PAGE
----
Beijing eliminates more coal-fired boilers

Xinhua
In a bid to make its air cleaner, Beijing has been eliminating coal-fired boilers and upgrading gas-fired boilers with low nitrogen combustion technology.
Xinhua

In a bid to make its air cleaner, Beijing has been eliminating coal-fired boilers and upgrading gas-fired boilers with low nitrogen combustion technology.

The city has eliminated 4,453 coal-fired boilers heating 13,259 tonnes of water per hour (T/h) this year, the local environmental protection bureau said. At the same time, improvement has been made to 7,000 gas boilers heating 23,000 T/h, so less nitrogen oxides will be produced.

As a result, the city has managed to cut over 10,000 tonnes of nitrogen oxide, 3 million tonnes of coal, 5,500 tonnes of smoke and 6,600 tonnes of sulfur dioxides this year.

The sulfur dioxide emitted by coal-fired boilers and the nitrogen oxide emitted by gas-fired boilers can both become sources of PM2.5 after chemical reactions.

Over the past five years, Beijing has eliminated coal-fired boilers heating 39,000 T/h, and about 99.8 percent of the city's coal-fired boilers have been removed, cutting the use of coal by nearly 9 million tonnes.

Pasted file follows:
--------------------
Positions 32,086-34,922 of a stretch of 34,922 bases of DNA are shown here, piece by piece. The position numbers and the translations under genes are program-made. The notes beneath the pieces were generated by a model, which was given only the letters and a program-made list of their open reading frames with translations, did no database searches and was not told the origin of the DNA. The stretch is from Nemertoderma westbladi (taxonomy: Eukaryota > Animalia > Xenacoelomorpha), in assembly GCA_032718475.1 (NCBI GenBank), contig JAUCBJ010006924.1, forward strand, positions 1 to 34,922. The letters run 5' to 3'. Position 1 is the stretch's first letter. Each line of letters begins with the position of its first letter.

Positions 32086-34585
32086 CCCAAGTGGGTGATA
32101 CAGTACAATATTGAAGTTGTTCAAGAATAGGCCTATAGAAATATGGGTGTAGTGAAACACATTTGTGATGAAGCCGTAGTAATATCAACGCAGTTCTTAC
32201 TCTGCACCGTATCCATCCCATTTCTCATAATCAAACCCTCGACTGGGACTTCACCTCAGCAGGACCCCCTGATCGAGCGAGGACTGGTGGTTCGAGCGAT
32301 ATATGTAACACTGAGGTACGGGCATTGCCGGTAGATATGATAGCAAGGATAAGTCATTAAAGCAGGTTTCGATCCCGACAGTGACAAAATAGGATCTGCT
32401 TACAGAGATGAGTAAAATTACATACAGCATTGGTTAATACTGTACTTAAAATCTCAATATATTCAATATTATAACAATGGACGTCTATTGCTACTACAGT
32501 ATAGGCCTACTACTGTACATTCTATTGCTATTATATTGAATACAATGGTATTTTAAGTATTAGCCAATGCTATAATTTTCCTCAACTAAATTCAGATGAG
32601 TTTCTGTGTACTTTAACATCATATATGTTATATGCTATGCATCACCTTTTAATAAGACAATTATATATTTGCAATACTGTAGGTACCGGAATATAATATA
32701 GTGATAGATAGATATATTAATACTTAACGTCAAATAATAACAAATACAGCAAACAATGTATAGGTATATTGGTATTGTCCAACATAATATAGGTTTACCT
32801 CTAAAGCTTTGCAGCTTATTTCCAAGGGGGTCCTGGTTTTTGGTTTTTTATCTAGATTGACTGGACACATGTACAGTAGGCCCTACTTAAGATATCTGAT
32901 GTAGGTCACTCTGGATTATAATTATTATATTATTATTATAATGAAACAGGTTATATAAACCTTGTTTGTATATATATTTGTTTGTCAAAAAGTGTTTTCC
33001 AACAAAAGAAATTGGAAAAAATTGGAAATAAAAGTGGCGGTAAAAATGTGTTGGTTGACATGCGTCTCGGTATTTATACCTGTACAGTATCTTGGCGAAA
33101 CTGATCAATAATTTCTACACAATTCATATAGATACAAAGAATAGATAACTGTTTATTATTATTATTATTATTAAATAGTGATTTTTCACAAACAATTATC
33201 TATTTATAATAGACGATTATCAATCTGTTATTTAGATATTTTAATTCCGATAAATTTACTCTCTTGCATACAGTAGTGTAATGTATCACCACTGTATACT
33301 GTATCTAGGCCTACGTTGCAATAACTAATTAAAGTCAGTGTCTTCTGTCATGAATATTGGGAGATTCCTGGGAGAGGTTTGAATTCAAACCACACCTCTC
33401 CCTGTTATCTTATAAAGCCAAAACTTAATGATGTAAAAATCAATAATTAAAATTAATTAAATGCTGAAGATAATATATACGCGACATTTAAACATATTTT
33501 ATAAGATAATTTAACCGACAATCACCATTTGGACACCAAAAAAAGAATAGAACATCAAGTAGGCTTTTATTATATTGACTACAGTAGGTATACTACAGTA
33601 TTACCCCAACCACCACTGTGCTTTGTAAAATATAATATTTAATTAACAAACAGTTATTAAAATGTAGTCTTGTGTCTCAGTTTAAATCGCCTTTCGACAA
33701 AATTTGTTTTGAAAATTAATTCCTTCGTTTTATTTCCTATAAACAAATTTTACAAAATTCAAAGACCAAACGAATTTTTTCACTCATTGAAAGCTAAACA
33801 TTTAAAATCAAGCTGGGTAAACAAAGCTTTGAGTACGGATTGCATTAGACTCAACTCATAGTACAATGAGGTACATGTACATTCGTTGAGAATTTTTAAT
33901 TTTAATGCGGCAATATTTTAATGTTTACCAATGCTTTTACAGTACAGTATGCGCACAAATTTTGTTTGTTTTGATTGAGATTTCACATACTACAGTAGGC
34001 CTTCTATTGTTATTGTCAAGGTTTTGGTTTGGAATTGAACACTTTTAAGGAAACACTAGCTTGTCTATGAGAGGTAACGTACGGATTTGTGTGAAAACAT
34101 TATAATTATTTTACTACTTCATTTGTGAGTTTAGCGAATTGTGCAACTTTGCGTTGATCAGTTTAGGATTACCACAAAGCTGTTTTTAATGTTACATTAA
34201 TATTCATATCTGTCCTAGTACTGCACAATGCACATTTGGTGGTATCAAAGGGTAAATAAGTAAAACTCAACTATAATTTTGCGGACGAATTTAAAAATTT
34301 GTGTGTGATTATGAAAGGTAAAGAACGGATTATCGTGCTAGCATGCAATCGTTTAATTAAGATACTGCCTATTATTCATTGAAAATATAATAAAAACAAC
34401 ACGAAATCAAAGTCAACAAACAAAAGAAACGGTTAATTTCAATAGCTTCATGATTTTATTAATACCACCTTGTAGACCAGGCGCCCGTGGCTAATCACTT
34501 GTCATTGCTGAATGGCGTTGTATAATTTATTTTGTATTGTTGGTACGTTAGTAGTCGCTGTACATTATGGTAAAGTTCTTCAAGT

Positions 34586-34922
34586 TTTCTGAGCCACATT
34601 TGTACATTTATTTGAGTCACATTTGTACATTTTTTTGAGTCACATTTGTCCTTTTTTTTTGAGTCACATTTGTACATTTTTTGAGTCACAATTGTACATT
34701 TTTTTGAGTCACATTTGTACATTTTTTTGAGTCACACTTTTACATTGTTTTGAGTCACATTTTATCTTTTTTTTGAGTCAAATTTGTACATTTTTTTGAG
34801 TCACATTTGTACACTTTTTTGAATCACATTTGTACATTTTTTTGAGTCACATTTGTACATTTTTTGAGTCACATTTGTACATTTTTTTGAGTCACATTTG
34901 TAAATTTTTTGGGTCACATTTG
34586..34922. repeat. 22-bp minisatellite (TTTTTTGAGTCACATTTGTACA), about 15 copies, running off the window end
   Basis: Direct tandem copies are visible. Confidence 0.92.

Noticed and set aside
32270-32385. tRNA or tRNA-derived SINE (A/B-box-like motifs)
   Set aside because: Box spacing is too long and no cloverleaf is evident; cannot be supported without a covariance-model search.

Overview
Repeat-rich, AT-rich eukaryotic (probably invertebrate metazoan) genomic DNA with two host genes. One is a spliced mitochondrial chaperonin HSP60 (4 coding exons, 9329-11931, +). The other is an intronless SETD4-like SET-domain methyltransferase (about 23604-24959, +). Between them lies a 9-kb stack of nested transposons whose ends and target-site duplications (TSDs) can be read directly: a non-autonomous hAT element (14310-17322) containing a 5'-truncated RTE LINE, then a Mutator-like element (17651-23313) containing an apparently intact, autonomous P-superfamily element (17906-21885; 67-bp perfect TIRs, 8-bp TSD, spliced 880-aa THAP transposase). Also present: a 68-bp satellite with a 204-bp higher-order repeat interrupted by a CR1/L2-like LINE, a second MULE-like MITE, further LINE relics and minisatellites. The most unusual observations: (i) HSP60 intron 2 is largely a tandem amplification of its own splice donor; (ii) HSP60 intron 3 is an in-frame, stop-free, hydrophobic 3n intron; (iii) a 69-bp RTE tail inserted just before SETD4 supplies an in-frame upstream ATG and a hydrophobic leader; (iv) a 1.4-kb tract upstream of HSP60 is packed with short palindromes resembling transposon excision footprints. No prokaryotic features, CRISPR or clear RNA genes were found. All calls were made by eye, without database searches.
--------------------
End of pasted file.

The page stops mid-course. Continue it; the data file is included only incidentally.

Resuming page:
The density of sulfur dioxide has been reduced from 28 microgram per cubic meter in 2013 to 8 microgram per cubic meter as of the end of October.

Beijing has finished the work of replacing coal with clean energy -- electricity or gas -- in 700 villages so far this year, according to the municipal commission of rural affairs.

Since 2013, about 900,000 households in 2,036 villages have shifted from coal to clean energy, cutting the use of coal by 2.7 million tonnes per year. 


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